Presentation is loading. Please wait.

Presentation is loading. Please wait.

Jurgen Habermas 1. German 2. Still Alive (1929-) 3. Second generation Frankfurter 4. Originally a Marxist, later associated with social reformism 5. Persisting.

Similar presentations


Presentation on theme: "Jurgen Habermas 1. German 2. Still Alive (1929-) 3. Second generation Frankfurter 4. Originally a Marxist, later associated with social reformism 5. Persisting."— Presentation transcript:

1 Jurgen Habermas 1. German 2. Still Alive (1929-) 3. Second generation Frankfurter 4. Originally a Marxist, later associated with social reformism 5. Persisting goal: developing the Enlightenment tradition of achieving social progress through rational critique of received ideas and practices

2 Enlightenment Values and the Sociological tradition 1. Enlightenment = the rational critique of received practices will enable social progress 2. Marx = such progress is hampered by false class consciousness 3. Durkheim = social structures will promote appropriate, i.e. socially rational, norms and values But 1. Weber = rational critique is incompatible with adherence to social values 2. Foucault = rational critique is a claim to power

3 HABERMAS & CRITICAL THEORY What is Sociology for? 1. Defending the Enlightenment tradition 2. (Cultural) Marxism - Frankfurt 3. Values and Rationality - Praxis 4. Cognitive Interests – Control, Communication, Criticism 5. Developing Weber re (instrumental) rationality and the iron cage 6. but rejecting Foucaults claim that rationality is experts ideology 7. Does the cultural turn lead from Marx to Parsons?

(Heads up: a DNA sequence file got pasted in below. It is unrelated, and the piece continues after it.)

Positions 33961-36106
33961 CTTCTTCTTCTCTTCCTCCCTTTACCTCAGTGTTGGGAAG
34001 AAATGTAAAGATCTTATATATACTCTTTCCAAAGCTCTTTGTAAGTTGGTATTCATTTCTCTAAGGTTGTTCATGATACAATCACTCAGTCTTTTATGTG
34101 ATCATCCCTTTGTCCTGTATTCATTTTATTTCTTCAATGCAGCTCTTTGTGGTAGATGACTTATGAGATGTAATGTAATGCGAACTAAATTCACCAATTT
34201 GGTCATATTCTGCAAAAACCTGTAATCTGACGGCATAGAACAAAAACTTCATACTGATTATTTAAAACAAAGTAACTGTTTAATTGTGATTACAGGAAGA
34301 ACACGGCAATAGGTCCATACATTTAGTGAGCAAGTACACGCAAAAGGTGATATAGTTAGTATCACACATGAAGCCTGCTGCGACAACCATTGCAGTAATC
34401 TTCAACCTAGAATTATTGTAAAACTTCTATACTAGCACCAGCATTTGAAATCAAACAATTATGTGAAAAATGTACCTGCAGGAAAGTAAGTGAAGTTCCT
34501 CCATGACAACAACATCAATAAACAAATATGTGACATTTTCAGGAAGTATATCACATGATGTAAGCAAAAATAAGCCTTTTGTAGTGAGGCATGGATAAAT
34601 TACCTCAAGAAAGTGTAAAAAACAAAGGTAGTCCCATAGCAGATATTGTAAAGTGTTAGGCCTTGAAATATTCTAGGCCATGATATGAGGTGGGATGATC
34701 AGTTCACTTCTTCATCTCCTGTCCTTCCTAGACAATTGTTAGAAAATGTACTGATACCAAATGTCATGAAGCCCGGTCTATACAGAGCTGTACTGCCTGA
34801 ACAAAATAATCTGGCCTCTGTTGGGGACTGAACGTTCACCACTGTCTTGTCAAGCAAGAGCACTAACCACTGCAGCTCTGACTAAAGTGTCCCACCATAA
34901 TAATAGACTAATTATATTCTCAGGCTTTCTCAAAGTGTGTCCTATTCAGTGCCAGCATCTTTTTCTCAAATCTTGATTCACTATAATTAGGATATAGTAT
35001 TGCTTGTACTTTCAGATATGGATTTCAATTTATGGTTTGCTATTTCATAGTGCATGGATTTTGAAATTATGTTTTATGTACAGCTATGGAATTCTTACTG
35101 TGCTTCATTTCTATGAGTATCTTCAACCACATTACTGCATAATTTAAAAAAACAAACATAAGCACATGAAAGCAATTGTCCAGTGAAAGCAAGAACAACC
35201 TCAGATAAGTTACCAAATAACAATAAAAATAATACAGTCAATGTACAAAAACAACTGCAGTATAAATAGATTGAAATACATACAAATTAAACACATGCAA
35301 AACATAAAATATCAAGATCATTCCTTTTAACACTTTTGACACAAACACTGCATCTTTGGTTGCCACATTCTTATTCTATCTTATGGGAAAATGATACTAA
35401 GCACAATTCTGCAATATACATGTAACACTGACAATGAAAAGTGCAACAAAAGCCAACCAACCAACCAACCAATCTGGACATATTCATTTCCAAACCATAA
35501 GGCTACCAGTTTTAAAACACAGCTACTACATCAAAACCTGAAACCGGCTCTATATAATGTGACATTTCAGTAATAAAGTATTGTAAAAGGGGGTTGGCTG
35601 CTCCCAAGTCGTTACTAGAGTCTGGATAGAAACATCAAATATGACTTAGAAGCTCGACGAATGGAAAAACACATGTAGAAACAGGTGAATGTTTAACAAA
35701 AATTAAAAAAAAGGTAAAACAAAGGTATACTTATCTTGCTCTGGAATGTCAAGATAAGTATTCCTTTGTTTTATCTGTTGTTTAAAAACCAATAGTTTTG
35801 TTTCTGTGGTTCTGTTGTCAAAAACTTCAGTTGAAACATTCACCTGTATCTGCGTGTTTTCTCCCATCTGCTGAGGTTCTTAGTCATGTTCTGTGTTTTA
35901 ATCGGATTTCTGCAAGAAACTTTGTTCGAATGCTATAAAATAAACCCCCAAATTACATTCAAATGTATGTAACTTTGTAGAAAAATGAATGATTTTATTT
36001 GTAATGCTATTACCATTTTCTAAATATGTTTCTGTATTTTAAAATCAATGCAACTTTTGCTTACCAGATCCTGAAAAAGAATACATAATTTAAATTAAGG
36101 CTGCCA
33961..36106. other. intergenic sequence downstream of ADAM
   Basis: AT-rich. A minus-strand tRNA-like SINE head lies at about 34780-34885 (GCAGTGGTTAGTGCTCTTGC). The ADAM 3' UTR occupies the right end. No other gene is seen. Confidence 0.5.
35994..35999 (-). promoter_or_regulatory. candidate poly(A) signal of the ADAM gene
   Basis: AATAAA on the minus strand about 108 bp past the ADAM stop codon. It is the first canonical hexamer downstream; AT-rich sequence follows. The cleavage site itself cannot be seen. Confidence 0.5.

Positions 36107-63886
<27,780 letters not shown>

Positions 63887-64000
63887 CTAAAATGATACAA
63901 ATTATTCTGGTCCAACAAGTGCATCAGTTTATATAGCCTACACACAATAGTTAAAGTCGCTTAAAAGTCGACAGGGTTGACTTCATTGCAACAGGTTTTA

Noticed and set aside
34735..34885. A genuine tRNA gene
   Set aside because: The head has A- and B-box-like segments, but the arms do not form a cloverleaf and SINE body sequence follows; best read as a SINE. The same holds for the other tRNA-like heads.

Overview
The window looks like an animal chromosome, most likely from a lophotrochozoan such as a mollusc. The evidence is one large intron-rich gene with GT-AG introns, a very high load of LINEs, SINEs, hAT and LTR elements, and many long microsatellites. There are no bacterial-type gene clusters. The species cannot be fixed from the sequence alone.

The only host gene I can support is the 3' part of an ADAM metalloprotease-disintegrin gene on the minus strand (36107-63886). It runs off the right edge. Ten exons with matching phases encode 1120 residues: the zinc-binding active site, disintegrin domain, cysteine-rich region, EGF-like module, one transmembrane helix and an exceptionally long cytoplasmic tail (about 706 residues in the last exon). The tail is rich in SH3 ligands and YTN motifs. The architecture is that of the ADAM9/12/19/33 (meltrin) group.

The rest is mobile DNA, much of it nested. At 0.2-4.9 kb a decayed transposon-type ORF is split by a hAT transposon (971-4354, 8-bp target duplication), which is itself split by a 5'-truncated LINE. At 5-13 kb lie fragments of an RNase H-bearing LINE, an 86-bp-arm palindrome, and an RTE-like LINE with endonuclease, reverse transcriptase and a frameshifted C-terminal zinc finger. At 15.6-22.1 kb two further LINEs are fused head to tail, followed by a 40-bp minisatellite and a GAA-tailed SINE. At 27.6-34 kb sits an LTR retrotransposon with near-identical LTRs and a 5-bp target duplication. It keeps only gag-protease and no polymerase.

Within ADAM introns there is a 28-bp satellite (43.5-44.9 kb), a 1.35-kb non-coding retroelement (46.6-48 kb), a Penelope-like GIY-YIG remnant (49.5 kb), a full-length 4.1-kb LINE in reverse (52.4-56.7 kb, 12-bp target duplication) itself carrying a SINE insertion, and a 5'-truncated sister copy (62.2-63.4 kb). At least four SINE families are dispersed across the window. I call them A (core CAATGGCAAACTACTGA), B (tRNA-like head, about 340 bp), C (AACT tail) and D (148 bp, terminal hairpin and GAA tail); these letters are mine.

4 Cultural Marxism & Knowledge Focus on how social control is maintained through the cultural production of (false) knowledge e.g. Hegemony Term used by A. Gramsci to describe how the domination of one class over another is achieved by a combination of political and ideological means. Although political force, coercion, is always important, the role of ideology in winning the consent of the dominated classes may be even more significant… the latter being more important in capitalist societies. Source: Abercrombie et al Penguin dictionary of Sociology (emphasis added)

5 KNOWLEDGE CONSTITUTING (COGNITIVE) INTERESTS Knowledge Interest Means Criterion Empirical Control Laws Proof presumes the capacity to share knowledge: requires Hermeneutic Communication Understanding Consensus presumes the adequacy of available interpretations: requires Critical Emancipation Ideology critique Praxis These are the essential, rationally necessary, forms of knowledge

6 Knowledge and Rationality 1. Empirical interest produces Instrumental rationality 2. Hermeneutic interest produces Communicative rationality 3. Critical Interest produces Critical/Reflexive rationality

7 SOCIAL RELATIONSHIPS OF KNOWLEDGE 1. Empirical Science Experts/Laity 2. Hermeneutic Science Co-Interpreters 3. Critical Science Equal Participants (?)

8 CRITICAL THEORY Goal = Critique of Ideology Ideology = Systematically distorted communication produces and is produced by produces and is produced byDomination

9 THE BASIS OF RATIONAL CRITIQUE 1. Critique is not condemnation but questioning 2. Questioning is oriented to creating a better society 3. What is the better society? 4. The problem of value-judgements (Weber/Hume) 5. Knowledge versus Opinion 6. Can we identify rational (necessary) social values? 7. Habermas: rationality is achieved through discourse (speech)